Author: Matt Boisvert, PhD, Application Scientist, Araceli Biosciences
How can you screen thousands of compounds for changes in subcellular protein localization in a single day, with single cell sensitivity? By visualizing the expression of transcription factor NF-κB and quantifying its post-activation translocation into the nucleus, we show that compounds regulating cellular stress can be readily identified at high throughput speeds. Araceli Endeavor® high content imaging system delivers an unmatched combination of speed and resolution that allows you to capture the highest quality data of every cell, in 96- 384- and 1536- well high content plates, in under 10 minutes. This application note illustrates the capabilities of Araceli Bioscience’s high content technology to measure nuclear translocation, showing a clear effect of cytokine treatment on protein localization from the cytoplasm to the nucleus.
Interrogating Cellular Immune Response with Two NF-κB Activators
Nuclear factor kappa B (NF-κB) is the cell’s frontline response to stress. It waits, inactivated, in the cytoplasm to respond to a wide range of cellular stressors, from reactive oxygen species and heavy metals to UV irradiation and viruses (Ghosh et al 1998). Once activated, this conserved family of transcription factors translocates to the nucleus, where they promote the expression of a host of different inflammatory, anti-apoptotic, and stress-related factors. With well-characterized up- and down- stream targets, NF-κB is ideal for interrogating immune activity and inflammation and plays a critical role as a central inflammatory mediator. NF-κB and its associated pathways are targets of several common drugs such as aspirin and glucocorticoids (Liu et al 2017) and continue to be the subject of much drug discovery research. With a reliable, transcription- and translation- independent nuclear activation response, NF-κB screening offers a paradigmatic example of a high content protein translocation assay (Trask 2012).
In this application note, we use two known NF-κB activators, IL-1β and TNF-α (Ding et al 1998), to interrogate immune function in a relevant, druggable model, showing a clear switch between inactive cytoplasmic NF-κB to an active nuclear transcription factor after cytokine treatment. Our data recapitulate published dose response curves, matching established EC50 values. This is a challenging high content assay because it must be sensitive enough and have sufficient detail to detect the translocation of the transcription factor from the cytoplasm to nucleus versus visualizing a simple upregulation of NF-κB. Endeavor’s sub-micron resolution, full well coverage, and precise optical path with high-powered LEDs deliver crisp, clear, even and in-focus images that are capable of detecting subcellular protein localization in 96-, 384-, or 1536-well microplates in 10 minutes or less.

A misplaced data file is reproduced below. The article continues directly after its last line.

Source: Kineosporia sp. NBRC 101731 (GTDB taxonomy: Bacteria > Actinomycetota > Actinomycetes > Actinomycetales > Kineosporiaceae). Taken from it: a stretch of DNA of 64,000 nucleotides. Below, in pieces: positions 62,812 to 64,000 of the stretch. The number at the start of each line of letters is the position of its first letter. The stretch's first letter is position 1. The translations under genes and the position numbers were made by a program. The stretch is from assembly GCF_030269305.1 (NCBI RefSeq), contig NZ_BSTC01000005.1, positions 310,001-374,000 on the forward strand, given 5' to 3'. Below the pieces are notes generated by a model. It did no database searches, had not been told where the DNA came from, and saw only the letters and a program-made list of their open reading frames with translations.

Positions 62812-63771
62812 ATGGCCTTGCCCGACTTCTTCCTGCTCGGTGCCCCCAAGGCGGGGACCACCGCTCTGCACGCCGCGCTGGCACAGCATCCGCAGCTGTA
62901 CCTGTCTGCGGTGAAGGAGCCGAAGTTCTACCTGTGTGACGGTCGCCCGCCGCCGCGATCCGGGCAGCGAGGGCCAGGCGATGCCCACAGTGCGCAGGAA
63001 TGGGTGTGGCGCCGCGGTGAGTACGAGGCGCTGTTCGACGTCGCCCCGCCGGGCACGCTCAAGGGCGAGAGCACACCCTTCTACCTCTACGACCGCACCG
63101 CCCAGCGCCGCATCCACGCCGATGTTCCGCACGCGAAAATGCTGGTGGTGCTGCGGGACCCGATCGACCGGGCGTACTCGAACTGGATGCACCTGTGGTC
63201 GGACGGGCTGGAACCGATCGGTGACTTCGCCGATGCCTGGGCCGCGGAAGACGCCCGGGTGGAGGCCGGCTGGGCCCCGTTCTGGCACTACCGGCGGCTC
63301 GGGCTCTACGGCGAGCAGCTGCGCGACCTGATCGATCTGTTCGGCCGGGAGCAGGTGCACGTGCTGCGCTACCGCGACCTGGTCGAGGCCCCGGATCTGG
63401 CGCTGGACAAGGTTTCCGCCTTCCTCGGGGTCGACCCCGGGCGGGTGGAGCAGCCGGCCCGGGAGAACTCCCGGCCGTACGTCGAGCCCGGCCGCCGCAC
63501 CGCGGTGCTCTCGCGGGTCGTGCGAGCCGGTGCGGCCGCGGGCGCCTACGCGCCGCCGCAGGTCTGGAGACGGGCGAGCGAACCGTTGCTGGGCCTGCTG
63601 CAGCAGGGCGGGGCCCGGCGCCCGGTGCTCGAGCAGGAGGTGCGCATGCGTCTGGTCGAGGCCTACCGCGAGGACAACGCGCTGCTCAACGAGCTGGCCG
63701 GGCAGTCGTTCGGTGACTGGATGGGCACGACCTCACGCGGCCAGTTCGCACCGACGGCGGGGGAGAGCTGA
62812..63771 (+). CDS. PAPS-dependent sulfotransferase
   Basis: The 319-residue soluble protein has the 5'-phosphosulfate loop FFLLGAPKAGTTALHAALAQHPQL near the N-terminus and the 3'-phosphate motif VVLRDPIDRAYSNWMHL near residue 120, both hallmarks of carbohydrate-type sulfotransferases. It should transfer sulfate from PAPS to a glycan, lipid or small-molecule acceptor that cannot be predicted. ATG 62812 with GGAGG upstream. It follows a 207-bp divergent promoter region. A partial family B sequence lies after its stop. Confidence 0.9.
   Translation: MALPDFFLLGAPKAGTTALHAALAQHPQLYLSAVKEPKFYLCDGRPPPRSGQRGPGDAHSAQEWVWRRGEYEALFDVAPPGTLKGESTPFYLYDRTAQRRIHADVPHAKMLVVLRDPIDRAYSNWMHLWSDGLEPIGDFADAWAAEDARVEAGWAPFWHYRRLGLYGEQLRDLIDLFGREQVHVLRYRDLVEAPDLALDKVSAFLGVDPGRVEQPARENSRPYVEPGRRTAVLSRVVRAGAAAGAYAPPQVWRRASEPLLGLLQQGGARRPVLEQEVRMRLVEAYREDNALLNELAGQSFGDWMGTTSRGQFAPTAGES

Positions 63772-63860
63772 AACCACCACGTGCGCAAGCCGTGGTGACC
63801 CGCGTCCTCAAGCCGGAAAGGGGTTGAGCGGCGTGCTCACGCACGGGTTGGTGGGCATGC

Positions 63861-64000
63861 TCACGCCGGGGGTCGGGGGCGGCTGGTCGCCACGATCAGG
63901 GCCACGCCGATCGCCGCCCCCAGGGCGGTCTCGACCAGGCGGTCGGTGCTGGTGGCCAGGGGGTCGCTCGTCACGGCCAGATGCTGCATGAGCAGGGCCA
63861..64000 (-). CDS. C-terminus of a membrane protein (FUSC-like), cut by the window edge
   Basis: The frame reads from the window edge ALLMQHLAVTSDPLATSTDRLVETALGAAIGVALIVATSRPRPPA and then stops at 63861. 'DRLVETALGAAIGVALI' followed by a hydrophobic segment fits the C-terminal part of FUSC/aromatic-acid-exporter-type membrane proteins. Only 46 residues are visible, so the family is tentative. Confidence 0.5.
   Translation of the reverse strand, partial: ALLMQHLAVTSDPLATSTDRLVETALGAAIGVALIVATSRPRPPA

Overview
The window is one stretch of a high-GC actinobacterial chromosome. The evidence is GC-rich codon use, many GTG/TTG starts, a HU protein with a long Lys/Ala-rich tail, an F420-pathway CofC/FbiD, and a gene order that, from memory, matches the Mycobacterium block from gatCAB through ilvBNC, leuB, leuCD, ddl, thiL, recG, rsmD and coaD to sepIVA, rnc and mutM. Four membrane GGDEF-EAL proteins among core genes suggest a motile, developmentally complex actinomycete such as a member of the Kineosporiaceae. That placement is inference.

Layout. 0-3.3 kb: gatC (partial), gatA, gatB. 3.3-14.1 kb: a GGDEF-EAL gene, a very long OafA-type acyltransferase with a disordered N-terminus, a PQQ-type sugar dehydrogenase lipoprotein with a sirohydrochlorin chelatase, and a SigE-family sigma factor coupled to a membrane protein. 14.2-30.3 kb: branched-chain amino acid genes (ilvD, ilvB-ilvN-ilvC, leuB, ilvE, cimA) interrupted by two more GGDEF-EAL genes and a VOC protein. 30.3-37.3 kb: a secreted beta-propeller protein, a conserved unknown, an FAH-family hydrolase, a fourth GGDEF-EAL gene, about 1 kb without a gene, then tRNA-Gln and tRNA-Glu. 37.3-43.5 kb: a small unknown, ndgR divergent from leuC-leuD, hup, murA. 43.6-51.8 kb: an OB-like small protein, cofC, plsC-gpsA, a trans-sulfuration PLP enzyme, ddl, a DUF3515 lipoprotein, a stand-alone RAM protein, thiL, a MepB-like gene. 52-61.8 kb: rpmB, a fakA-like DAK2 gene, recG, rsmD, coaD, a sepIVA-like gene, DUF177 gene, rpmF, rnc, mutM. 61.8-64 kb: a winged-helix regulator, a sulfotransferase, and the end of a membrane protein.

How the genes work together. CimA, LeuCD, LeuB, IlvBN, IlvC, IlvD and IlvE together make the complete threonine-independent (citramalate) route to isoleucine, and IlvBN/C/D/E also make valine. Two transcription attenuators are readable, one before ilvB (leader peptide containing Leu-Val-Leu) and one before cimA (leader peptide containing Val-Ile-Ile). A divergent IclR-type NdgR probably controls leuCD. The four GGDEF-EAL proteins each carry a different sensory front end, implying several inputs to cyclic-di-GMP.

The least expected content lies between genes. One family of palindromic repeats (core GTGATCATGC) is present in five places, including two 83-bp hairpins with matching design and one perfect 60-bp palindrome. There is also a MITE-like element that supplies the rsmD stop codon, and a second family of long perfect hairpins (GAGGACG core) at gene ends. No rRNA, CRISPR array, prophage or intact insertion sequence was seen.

In 96-well high content plates, human lung epithelial cells (A549) were challenged with one of two cytokines, IL-1β or TNF-α in a 1:2 dilution series and incubated for 35 minutes, then stained with an antibody against p65, the most abundant subunit of NF-κB (Noursadeghi et al 2008) as well as Hoechst 33342 stain to visualize nuclei. After imaging, nuclei and cytosol were segmented (Figure 1) using Araceli’s internal high content image analysis software, measuring intensity in both to generate a nucleus:cytosol ratio for NF-κB expression. See extended methods for details.
Figure 1: Segmentation results with cytosol masks (yellow) based on NF-κB staining (green) and nuclear masks (cyan) derived from Hoechset stain (blue).
Figure 2: Full well image with Hoechst (blue) and NF-κB (green). FOV in red is the ‘intermediate dose’ image in Figure 3.
All imaging was done on Araceli Endeavor® high content imaging system The assay was first assessed with an initial preview run, with a single 1.18×1.18 field of view (FOV) imaged in two channels at full resolution for all 96 wells in <90 seconds. From there, exposure times and focal plane were optimized (15ms for blue, 200ms green), and full well data (Figure 2) imaged in 2 channels at full well resolution for the 96 well plate: 4×4 FOV for 22.6mm2/well with 0.27 micron pixel size in <10 minutes. Full plate scan times of <10 minutes for 384- and 1536- well plates ensure this assay can be scaled up if higher throughput is needed. This resolution allows for the interrogation of subcellular protein expression in detail.
We found that application of cytokines IL-1β and TNF-α for 35 minutes elicited translocation of the primary subunit of NF-κB, p65, from the cytoplasm to the nucleus (Figure 3). Nuclear translocation was dose-dependent and followed a logarithmic titration curve for both cytokine treatments (Figure 4). These data are well-represented by a non-linear dose response curve, R2=0.96 for IL-1β and R2=0.92 for TNF-α, with EC50 values of 0.64 and 0.12 µM, respectively. These data reliably recapitulate cytokine-dependent nuclear translocation that is described in the literature (e.g. Noursadeghi et al 2008)), with EC50 values in line with previous reports from other cell types (Ding et al 1998, Trask 2012).